By Catholic News Service
HONG KONG (CNS) -- Hong Kong Cardinal Joseph Zen Ze-kiun joined about 100 Catholics praying for religious freedom and democracy in China while commemorating 17 years since the Tiananmen Square June 4th Massacre.
Cardinal Zen said people cannot forget the 1989 tragedy and should demand that Chinese authorities give a clear explanation, especially in accounting for the hundreds slaughtered, reported UCA News, an Asian church news agency based in Thailand.
The call for democracy and sacrifice had motivated him to spend six months each year in China educating new religious leaders, he said, referring to the time he spent teaching in major seminaries on the mainland from 1989 until 1996.
He expressed his belief that the same motivation "encouraged Hong Kong people to show their concern about state affairs and to commemorate those who were slaughtered in Tiananmen Square."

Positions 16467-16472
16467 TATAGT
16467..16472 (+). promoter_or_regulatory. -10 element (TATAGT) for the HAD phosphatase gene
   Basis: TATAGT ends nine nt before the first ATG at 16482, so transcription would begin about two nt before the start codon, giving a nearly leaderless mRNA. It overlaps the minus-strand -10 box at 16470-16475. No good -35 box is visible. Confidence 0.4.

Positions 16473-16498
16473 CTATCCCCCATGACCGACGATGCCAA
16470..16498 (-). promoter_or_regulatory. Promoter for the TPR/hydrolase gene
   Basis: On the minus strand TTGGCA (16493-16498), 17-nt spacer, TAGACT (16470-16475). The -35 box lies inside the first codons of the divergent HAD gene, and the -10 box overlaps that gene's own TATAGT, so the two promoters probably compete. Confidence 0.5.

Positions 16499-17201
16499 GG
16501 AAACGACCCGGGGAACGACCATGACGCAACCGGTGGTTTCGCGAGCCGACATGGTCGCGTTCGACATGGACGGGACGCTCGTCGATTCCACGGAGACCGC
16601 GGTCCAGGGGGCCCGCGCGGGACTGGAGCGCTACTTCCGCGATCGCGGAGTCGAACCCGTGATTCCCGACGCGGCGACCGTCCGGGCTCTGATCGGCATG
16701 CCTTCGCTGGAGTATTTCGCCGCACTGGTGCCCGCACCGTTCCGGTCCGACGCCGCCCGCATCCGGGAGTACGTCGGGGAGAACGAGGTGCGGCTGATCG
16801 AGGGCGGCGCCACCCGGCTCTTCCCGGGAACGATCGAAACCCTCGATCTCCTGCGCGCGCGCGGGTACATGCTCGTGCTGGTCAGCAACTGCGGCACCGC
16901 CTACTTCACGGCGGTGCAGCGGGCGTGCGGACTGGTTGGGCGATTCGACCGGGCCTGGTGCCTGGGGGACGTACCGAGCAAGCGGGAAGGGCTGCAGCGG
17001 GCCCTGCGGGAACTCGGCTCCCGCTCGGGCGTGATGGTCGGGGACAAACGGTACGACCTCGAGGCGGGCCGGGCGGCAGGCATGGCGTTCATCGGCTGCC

Participants at the prayer service organized by the Union of Hong Kong Catholic Organizations in Support of the Patriotic and Democratic Movement in China were commemorating the young people and others who were killed on June 4, 1989, when Chinese authorities used military force to suppress a student-led protest in Beijing's Tiananmen Square. Protesters were calling for democracy and clean government in China.
"All they asked for was a clean government -- is that a sin?" The New York Times reported the cardinal as saying. "And what they wished for was a strong nation -- is that a sin? All we're doing is pursuing their aspirations."
The New York Times reported June 4 that Cardinal Zen said the economy has improved and that "some people have earned lots of money, but corruption abounds, the gap in wealth is huge, mines keep swallowing workers and fake milk powder and fake medicines are flooding the market -- is this considered an improvement?"
"If they had listened to the kind advice of the students and workers, would today's country be a better country?" he asked.
Participants at the Hong Kong service, which this year fell on the feast of Pentecost, stuck small crosses onto a large map of China to symbolize evangelization all over the country.
After the prayer meeting, Catholics marched to the nearby local government headquarters, alternating hymns and slogans that demanded a clear and public account of the Tiananmen Square Massacre.
Tens of thousands of people in Hong Kong have gathered at Victoria Park for a candlelight vigil every June 4 to mark the June 4th Massacre.